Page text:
Indiana Republican Senate candidate Richard Mourdock said Tuesday when a woman becomes pregnant during a rape, "that's something God intended."
Mourdock, who's been locked in one of the country's most watched Senate races, was asked during the final minutes of a debate with Democratic challenger Rep. Joe Donnelly whether abortion should be allowed in cases of rape or incest.
"I struggled with it myself for a long time, but I came to realize that life is that gift from God. And, I think, even when life begins in that horrible situation of rape, that it is something that God intended to happen," Mourdock said.
The video and transcript has quickly spread nationally, with potential influence even on the presidential race:Romney distanced himself from Mourdock on Tuesday night — a day after a television ad featuring the former Massachusetts governor supporting the GOP Senate candidate began airing in Indiana.
"Gov. Romney disagrees with Richard Mourdock's comments, and they do not reflect his views," Romney spokeswoman Andrea Saul said in an email to The Associated Press.
Mourdock later explained that he did not believe God intended the rape, but that God is the only one who can create life."Are you trying to suggest somehow that God preordained rape, no I don’t think that,’’ Mourdock said. ‘‘Anyone who would suggest that is just sick and twisted. No, that’s not even close to what I said.’’
But this is a major problem with using the statement "God creates all life" as the ultimate anti-abortion argument that anything that prevents that life must then be "against God's will". The line of reasoning here is that if the rape victim gets pregnant, it must be because God intentionally decided to create life. It is a terribly flawed concept and leads to incredible guilt and shame for the victim: and an ultimate portrait of God who "does terrible things for a reason".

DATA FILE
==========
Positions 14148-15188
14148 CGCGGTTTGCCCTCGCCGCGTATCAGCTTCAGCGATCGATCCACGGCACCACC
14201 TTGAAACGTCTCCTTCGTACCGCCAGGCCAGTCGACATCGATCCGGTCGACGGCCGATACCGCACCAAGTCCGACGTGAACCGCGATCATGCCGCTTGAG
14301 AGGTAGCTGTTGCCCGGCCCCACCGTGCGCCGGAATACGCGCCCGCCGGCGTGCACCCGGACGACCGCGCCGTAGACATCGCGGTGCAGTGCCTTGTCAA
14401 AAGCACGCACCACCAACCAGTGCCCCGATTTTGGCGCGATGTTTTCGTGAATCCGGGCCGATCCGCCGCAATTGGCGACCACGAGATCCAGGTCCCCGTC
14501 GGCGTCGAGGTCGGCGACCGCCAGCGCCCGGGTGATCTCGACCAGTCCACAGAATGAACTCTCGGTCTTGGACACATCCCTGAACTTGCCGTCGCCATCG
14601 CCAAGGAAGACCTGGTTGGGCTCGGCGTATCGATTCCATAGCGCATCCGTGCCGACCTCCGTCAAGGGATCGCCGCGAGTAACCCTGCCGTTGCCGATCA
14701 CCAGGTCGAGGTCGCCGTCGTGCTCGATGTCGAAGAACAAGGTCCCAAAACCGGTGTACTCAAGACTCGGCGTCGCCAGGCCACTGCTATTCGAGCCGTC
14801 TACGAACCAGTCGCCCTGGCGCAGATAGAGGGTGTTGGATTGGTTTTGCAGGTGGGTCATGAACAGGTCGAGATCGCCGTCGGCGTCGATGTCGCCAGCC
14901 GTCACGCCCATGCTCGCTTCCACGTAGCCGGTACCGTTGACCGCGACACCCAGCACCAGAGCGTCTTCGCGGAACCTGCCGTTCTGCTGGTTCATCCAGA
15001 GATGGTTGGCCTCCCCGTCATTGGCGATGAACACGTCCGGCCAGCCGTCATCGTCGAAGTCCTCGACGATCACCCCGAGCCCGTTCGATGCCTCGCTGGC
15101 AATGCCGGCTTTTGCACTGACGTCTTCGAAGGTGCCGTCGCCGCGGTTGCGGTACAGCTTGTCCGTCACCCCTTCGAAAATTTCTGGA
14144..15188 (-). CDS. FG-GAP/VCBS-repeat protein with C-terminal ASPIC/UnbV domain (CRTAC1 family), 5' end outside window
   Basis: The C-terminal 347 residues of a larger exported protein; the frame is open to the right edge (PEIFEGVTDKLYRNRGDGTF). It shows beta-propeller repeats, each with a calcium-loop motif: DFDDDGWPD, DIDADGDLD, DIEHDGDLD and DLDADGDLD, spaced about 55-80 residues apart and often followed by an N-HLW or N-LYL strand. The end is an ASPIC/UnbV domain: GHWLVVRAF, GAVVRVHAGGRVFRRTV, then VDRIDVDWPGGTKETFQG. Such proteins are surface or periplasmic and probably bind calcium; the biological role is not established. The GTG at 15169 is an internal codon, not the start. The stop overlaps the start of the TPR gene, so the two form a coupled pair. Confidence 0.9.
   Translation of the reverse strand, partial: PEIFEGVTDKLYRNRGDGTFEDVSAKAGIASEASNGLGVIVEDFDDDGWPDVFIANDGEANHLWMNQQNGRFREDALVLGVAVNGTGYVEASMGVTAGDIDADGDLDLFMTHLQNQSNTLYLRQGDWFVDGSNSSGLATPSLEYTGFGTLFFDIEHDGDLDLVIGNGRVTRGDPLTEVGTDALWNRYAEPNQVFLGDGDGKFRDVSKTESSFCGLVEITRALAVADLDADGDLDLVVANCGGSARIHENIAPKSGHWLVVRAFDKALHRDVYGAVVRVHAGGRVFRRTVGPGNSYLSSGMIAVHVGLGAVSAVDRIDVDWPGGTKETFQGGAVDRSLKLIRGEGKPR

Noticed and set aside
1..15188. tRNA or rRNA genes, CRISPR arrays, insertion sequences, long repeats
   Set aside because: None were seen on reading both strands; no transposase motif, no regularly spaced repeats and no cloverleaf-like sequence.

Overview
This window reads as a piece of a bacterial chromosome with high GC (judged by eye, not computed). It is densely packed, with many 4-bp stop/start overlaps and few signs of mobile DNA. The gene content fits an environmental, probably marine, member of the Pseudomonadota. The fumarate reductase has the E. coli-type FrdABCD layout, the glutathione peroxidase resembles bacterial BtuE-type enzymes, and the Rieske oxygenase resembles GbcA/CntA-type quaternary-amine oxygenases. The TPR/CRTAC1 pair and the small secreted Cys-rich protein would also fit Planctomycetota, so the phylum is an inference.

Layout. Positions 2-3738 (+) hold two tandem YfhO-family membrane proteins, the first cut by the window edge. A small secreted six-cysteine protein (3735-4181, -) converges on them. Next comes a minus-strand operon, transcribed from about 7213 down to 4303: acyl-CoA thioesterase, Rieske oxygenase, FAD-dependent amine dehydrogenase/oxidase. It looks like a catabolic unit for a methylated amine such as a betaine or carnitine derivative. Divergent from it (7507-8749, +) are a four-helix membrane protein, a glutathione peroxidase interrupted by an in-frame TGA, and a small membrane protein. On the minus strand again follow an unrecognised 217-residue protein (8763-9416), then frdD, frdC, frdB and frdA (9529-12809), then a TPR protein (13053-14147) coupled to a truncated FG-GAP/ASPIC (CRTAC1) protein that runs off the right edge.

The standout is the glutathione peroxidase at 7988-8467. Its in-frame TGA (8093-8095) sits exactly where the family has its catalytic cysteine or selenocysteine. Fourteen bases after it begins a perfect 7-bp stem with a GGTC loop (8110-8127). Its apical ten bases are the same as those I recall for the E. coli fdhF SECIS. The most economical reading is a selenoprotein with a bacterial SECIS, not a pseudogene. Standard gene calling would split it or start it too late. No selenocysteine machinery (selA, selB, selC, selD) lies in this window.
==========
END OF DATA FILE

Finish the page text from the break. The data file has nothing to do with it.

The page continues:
Human free will seems to be at issue here. Part of what has been given freely to human beings (and other animals, plants, and life as well) is the ability to potentially create in their own image (as we believe God originally did). We know from scientific fact that the relationship status the man has with a woman (life-long partner, casual lover, or violating rapist) or his motivation for sex (to create a child with his partner, expressing passion through consensual physical intimacy, or to dominate, control and abuse a woman) does not factor in to whether conception happens.
Isn't God's role here really relational more than anything? God's relationship with the victim of a rape seems primary. We proclaim a God who comforts, consoles, and even weeps with those who are afflicted. We proclaim a God that promises that life is not over even when we feel like it is, and that there is always a way forward.
That way forward may include choosing to embrace a new life created, but it may also include preventing a child from this act of violence: it is the victim's choice, not anyone else's.
What must be done to transform the conversation of God's role with us: one that explores the ongoing relational one, rather than the shut down argument "God does everything for a reason"?